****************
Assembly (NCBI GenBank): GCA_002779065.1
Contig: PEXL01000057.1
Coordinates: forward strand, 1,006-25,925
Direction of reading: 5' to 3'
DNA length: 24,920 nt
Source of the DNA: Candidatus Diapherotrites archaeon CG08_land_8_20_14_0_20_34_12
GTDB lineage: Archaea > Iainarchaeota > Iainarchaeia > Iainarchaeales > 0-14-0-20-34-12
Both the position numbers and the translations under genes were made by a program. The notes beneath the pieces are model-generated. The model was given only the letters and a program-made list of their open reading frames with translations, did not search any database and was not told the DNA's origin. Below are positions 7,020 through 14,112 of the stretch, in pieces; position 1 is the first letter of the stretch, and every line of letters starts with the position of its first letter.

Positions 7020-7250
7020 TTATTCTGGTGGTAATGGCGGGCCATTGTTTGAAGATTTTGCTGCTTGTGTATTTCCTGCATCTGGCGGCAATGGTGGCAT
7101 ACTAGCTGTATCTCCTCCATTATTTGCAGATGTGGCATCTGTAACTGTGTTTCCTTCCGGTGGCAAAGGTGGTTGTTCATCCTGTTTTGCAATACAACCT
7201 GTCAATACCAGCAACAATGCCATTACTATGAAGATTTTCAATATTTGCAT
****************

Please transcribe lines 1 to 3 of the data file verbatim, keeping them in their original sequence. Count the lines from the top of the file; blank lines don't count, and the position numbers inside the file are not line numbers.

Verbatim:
Assembly (NCBI GenBank): GCA_002779065.1
Contig: PEXL01000057.1
Coordinates: forward strand, 1,006-25,925